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Dental emergency

Dental emergency

Whenever you face a dental problem, your first contact should be your dentist. However, you may think twice about contacting your dentist when you have a dental issue during holidays, weekends, or at midnight. In some instances, especially when you have an emergency dental need, you need immediate attention regardless of when the problem arises. Still, you need to know what is considered a dental emergency to seek the proper care. Understanding the difference between regular dental issues and emergency dental needs is crucial for your oral and general health.

What is a dental emergency?

Dental emergencies are quite common, and many people have experienced a dental emergency at some point in their lives. Although many people experience different dental problems, not all of them are dental emergencies. To determine whether your dental problem needs immediate care, consider the following questions;
  • Have I lost a tooth? If yes, you need immediate treatment to save the tooth
  • Are you experiencing severe oral pain? When severe pain and bleeding occurs, you need to locate an emergency dentist immediately
  • Do I have an infection? A swollen face or gum may indicate an infection, and a severe infection or abscess in the mouth may be life-threatening
  • Do I have a loose tooth? Even if your loose tooth does not cause pain, you need emergency dental care
  • Is my mouth bleeding? Bleeding from your mouth requires immediate dental attention
Generally, any dental problem that causes discomfort and needs immediate dental treatment to alleviate pain, save the affected tooth or prevent bleeding is a dental emergency. If you have these dental issues, ensure you locate the nearest emergency dentist for appropriate dental care.

Non-dental emergencies

If you have a dental condition that doesn’t interrupt your normal activities and causes no discomfort, you may not need an emergency dentist. In most cases, dental issues that seem critical may not need immediate dental care if you take proper care of yourself. The following dental conditions may not require immediate dental care;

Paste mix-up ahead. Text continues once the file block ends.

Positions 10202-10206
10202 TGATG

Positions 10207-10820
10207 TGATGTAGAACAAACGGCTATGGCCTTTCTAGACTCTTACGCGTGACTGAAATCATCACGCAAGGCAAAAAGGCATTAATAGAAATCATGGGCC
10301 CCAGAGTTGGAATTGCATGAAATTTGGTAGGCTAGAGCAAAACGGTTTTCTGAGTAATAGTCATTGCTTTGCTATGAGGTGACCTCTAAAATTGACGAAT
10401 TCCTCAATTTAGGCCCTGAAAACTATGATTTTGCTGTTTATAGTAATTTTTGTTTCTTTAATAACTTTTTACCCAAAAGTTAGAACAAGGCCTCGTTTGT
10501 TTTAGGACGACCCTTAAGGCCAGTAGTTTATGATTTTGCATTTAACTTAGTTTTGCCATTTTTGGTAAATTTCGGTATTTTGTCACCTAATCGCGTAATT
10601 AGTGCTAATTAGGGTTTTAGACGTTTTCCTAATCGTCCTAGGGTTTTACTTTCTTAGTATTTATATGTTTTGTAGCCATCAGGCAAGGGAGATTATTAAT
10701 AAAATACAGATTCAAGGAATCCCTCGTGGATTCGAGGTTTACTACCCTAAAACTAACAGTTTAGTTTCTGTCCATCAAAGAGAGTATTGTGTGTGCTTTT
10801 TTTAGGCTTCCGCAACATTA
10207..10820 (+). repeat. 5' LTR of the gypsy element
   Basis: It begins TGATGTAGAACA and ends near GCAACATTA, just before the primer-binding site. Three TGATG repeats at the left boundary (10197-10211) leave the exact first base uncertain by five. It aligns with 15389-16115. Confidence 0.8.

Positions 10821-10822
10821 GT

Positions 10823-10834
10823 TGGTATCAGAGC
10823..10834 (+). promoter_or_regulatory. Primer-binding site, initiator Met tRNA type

• A broken tooth is only an emergency if it leaves sharp edges or fragments in the mouth and causes severe pain. If it does not cause pain, you can wait a few days before visiting a dentist
  • Mild toothache with no abscess, but you may need emergency dental care if you have bumps on your gums, swelling or high fever
  • Missing crown or filling – you can try placing the crown with an over-the-counter cement or a denture adhesive while you schedule an appointment with our dentist. If you lost a filling, try replacing it temporarily with a piece of sugar-free gum

What to do during common dental emergencies

If you experience the following dental emergencies, here are some first-aid tips to help you before you see the emergency dentist;
  • Knocked-out tooth
Taking quick and proper action after losing a tooth can save it. If your tooth got knocked out, do the following;
  • Carefully pick it by the top part and avoid touching the root
  • Rinse the tooth carefully, but don’t scrub it
  • If you can, try reinserting it in the tooth socket
  • If you can’t insert the tooth in its socket, place it in a glass of milk and visit your dentist immediately

Chipped or cracked tooth

Generally, chipped teeth that don’t cause pain is not a dental emergency. However, you have to be careful while chewing to prevent further chipping. A cracked or chipped tooth may also be an emergency if the crack or chip reaches the inner part of the tooth. In cases of an extreme crack or chip, the tooth may require removal. If your fractured or chipped tooth causes pain, contact your emergency dentist immediately. While waiting for your appointment, try the following;
  • Rinse your mouth with warm water
  • Take acetaminophen to relieve the pain
  • Placea cold compress on your cheek to prevent swelling
Do not use a numbing pain killer or numbing gel because it may damage your gums. When you get to the practice, your dentist may need to carry out an x-ray to determine the severity of the condition. If your pulp is damaged, your dentist may suggest a root canal, or you may need a crown.
Chipped or Cracked Tooth Treatment

Dental abscess

A dental abscess occurs when a tooth becomes infected, causing a pocket of pus to accumulate in the tooth. This condition is usually severe and life-threatening. In some cases, dental abscess leads to tooth sensitivity to hot and cold food or drinks, tender lymph nodes in the neck, swollen face, high fever, and bumps on the gums close to the affected tooth. If a dental abscess is untreated, the infection may spread to your jaw and other surrounding tissues. While waiting foryour dentist, rinse your mouth with saltwater several times daily to draw the pus out and relieve pain.

How to avoid dental emergencies

You can avoid dental emergencies by taking proper care of your gums and teeth every day and regularly visiting your dental professional for dental cleaning and check-up. During your visits to the dentist, they will check for signs of decay, infection, gum disease, fillings and crowns. Depending on your oral health, your dentist will suggest treatments to address dental issues that may result in an emergency. If you have a dental emergency requiring an emergency dentist to offer you immediate dental care, visit Smile Clinic London or call 020 7139 8611.